OS X’s e-mail client has gotten a full makeover in Lion, adding a new three-column view, a conversation view, message previews in the message list, search suggestions, color-coded threads, and multiple flags. Conversations allow you to see every e-mail from a thread—sent and received—grouped nicely; within the e-mails themselves, quoted text has been hidden, to allow for more coherent reading. If you start typing words into Mail’s search box, search suggestions will prompt you with ideas for what you were typing—names, subject headers, dates—which you can accept by hitting the return key on your keyboard. You can stack up multiple suggestions to create multi-tiered searches, like searching for one author and a specific subject line, for example. Also new is the Favorites bar, which lets you place frequently used mailboxes above the message list so you can hide the mailbox area.
Features, APIs, and more
Though there was no time to demonstrate them all during Schiller and Federighi’s relatively short session, Lion promises a slew of other new and updated features waiting to be played with, including easier migration from Windows machines; an upgraded version of FileVault; FaceTime; system-wide dictionary lookup; a Finder reorganization and new All My Files section, organized by type; one-click archiving in Mail; Quick Look Spotlight results; iChat service plug-ins; window resizing from any edge; local snapshots in Time Machine; Exchange 2010 support; a character chooser; and more.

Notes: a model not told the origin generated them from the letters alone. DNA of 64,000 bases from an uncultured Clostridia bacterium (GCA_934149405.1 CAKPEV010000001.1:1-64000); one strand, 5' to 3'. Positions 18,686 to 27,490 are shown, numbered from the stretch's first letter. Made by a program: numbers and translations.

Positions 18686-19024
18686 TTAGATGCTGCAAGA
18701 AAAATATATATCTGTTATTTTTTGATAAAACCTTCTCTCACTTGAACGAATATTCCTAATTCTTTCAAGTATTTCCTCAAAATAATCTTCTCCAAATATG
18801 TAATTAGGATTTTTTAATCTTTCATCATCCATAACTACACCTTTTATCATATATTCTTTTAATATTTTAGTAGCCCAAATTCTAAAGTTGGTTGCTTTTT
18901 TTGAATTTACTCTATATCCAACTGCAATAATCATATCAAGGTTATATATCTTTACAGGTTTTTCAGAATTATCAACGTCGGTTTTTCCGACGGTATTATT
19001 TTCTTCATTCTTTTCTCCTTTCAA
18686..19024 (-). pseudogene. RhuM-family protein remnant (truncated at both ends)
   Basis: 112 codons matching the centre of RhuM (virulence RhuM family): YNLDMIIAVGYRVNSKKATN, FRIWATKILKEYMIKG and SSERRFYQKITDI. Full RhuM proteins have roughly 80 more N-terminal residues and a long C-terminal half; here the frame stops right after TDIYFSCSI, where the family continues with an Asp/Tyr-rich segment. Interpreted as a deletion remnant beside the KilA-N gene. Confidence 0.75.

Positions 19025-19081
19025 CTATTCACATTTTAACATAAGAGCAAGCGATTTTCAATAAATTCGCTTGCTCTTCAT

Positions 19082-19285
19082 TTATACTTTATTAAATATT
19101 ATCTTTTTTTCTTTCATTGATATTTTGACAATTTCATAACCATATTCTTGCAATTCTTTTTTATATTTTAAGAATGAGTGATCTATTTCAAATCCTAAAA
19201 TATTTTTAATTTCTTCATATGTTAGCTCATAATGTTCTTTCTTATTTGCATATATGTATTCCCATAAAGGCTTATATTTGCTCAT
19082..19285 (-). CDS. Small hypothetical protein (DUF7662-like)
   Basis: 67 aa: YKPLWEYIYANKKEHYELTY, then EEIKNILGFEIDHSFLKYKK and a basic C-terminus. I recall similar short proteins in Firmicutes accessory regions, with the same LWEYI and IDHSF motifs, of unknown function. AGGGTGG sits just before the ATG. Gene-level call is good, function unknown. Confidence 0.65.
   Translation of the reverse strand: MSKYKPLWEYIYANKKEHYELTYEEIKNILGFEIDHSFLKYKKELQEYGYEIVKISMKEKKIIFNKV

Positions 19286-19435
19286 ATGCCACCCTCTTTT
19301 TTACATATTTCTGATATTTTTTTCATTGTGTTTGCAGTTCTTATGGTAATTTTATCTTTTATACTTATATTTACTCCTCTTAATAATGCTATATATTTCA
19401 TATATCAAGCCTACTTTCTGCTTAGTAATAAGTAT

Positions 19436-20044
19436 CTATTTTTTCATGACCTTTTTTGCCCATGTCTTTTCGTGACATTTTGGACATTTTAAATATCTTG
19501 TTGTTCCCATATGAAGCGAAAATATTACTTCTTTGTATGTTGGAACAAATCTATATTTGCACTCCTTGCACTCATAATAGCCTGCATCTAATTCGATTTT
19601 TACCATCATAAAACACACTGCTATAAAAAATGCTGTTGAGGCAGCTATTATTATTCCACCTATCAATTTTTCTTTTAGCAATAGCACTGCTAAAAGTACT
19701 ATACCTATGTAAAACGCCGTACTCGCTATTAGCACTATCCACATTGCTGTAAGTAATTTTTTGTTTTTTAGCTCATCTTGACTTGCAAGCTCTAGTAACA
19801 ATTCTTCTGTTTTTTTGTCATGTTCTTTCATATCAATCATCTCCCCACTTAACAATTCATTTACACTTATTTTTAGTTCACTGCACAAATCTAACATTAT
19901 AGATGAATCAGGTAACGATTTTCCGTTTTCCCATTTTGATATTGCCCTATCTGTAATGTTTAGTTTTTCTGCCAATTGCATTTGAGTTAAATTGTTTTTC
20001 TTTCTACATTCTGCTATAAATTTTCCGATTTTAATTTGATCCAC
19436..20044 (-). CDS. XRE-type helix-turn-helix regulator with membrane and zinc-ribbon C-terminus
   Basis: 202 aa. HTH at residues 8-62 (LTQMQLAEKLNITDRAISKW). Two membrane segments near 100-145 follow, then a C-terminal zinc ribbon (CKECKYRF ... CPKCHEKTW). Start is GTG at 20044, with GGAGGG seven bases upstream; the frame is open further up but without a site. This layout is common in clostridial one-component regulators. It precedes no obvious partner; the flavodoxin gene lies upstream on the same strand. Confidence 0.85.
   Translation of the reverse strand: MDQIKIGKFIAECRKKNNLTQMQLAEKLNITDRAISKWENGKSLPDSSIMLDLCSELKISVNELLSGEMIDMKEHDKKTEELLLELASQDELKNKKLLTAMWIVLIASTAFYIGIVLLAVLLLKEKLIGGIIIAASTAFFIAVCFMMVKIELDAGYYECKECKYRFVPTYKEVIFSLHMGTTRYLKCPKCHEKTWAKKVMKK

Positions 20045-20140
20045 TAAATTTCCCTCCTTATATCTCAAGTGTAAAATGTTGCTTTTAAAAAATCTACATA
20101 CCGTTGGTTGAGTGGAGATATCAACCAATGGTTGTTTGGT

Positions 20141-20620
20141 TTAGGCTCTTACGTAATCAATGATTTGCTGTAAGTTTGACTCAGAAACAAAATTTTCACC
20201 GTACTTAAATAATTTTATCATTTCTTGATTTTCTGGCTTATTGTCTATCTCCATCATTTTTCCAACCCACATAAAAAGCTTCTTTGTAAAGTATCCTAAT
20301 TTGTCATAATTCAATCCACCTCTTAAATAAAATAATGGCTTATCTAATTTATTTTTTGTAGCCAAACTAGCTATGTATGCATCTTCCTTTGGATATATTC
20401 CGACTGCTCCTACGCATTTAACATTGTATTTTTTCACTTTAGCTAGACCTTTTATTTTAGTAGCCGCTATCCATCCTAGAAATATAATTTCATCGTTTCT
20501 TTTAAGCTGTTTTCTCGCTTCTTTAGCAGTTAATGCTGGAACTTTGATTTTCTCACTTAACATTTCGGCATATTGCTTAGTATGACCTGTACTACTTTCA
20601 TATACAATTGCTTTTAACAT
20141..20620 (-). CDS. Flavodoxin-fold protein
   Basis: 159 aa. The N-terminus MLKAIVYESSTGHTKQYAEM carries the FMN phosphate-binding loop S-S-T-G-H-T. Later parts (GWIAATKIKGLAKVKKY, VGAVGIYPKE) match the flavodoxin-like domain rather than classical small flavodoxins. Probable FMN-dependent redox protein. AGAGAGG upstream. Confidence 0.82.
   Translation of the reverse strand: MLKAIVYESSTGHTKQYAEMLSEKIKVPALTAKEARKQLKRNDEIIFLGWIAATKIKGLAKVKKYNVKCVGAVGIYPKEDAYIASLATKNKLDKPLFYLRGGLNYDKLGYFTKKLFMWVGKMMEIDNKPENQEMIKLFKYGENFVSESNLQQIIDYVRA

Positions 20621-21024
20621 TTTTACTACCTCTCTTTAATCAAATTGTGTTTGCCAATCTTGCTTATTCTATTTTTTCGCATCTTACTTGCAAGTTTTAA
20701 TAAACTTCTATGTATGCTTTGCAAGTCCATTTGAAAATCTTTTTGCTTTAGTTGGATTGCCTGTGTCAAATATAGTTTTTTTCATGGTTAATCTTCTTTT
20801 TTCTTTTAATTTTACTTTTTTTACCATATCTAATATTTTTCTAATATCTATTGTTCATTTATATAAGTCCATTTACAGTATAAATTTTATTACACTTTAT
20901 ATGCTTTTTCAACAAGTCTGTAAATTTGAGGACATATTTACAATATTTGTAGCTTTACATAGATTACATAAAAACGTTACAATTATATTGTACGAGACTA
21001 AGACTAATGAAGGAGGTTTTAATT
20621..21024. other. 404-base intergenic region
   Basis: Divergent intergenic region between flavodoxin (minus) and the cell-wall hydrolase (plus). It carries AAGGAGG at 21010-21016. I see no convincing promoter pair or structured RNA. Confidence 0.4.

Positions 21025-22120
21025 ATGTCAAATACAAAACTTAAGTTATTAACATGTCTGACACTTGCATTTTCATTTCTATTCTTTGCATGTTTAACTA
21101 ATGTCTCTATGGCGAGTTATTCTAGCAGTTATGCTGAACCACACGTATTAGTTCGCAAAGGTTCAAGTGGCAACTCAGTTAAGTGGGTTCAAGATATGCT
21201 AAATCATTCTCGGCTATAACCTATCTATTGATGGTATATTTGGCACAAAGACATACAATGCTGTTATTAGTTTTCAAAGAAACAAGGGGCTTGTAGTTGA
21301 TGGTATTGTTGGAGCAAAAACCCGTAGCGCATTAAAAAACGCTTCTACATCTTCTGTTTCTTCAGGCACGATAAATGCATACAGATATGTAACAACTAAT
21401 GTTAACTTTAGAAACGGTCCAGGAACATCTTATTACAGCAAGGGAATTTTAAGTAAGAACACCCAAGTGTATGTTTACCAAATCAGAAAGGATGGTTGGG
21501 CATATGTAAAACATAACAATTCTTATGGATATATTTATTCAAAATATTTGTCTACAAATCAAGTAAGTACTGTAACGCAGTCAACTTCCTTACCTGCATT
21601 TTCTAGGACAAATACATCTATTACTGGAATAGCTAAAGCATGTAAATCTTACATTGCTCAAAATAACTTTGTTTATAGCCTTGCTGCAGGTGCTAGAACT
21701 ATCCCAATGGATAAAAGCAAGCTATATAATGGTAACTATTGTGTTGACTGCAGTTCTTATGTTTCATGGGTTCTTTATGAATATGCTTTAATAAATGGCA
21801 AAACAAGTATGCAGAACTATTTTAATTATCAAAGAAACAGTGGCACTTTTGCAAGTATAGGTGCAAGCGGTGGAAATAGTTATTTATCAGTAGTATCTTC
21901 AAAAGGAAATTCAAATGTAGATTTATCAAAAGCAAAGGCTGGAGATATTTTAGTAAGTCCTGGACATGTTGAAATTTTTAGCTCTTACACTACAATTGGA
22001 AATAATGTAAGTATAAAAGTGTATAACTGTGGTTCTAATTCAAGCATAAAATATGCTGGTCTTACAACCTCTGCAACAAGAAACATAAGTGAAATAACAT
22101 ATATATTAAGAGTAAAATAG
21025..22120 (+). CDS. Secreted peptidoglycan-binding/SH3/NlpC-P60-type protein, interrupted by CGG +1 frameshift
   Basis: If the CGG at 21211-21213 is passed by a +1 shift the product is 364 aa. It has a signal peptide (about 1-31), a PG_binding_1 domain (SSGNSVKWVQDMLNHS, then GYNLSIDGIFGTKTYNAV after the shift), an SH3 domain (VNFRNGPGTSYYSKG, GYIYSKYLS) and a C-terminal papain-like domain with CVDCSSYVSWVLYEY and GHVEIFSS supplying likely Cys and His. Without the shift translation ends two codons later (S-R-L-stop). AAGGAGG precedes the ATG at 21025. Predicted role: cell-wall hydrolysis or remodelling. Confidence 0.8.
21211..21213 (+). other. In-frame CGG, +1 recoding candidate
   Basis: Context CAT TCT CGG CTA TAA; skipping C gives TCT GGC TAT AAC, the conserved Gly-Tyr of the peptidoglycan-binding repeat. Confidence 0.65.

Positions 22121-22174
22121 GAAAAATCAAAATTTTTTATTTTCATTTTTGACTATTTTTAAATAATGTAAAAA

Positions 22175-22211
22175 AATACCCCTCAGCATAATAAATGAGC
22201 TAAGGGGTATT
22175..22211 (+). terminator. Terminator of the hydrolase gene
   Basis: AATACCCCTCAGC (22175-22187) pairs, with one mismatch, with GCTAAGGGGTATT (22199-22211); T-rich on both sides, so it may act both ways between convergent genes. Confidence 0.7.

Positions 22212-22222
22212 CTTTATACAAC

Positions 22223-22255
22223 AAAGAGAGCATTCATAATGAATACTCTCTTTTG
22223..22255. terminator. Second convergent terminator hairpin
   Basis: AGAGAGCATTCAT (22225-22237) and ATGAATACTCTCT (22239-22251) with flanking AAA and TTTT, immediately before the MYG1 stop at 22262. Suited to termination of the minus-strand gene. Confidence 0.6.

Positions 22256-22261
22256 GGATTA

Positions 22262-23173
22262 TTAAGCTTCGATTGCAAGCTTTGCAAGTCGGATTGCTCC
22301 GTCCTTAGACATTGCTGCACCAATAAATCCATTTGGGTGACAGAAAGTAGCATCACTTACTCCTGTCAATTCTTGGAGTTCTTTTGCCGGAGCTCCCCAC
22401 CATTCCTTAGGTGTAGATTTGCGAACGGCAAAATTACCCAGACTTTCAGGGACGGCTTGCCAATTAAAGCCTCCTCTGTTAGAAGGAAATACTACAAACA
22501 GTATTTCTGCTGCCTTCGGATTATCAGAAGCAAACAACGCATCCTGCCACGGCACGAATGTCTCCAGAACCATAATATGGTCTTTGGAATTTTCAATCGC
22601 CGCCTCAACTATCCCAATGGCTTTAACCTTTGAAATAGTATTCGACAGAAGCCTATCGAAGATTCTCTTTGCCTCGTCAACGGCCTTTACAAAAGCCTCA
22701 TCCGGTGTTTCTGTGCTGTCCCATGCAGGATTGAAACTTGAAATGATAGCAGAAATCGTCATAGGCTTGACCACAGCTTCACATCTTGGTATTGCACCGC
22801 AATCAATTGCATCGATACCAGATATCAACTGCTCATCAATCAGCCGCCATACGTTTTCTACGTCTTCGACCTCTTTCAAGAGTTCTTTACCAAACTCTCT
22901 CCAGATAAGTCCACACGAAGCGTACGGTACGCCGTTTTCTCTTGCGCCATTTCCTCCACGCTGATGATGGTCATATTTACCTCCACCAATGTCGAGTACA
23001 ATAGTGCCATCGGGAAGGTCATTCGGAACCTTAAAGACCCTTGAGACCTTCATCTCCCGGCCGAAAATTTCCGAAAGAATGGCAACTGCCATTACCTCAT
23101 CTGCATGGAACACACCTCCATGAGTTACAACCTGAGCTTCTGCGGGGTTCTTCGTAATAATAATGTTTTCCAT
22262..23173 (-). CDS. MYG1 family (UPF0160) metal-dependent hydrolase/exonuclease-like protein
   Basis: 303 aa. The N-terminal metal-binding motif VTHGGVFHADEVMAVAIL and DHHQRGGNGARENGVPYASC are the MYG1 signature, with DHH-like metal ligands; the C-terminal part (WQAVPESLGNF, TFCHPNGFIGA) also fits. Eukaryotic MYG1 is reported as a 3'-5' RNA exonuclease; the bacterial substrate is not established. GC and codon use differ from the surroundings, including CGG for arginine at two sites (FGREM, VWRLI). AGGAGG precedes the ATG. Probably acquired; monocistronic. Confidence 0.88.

Developers will have plenty of new Lion tricks to tinker with, as well: Lion will feature over 3000 new APIs, including versioning, push notifications, gesture tracking, fullscreen mode, and more.
Lion will be available in July for just $30, exclusively from the Mac App Store. Interestingly, as with other Mac App Store-purchased software, you'll be able to install that $30 copy of Lion on any Mac that uses the purchaser's Mac App Store ID. (A new developer preview will be available Monday.)
Though not mentioned during the keynote itself, Apple updated its Website on Monday to reveal more details about Lion Server. Like Lion itself, Lion Server will be available exclusively on the Mac App Store, but will be priced at $50. The Server version will include the Server app for setup and administration; other features include the Profile Manager, for remote management of computers and iOS devices, File Sharing for iPad, push notifications, Wiki Server 3, iCal Server 3, Mail Server 3, and Xsan Admin, for configuring Xsan volumes.
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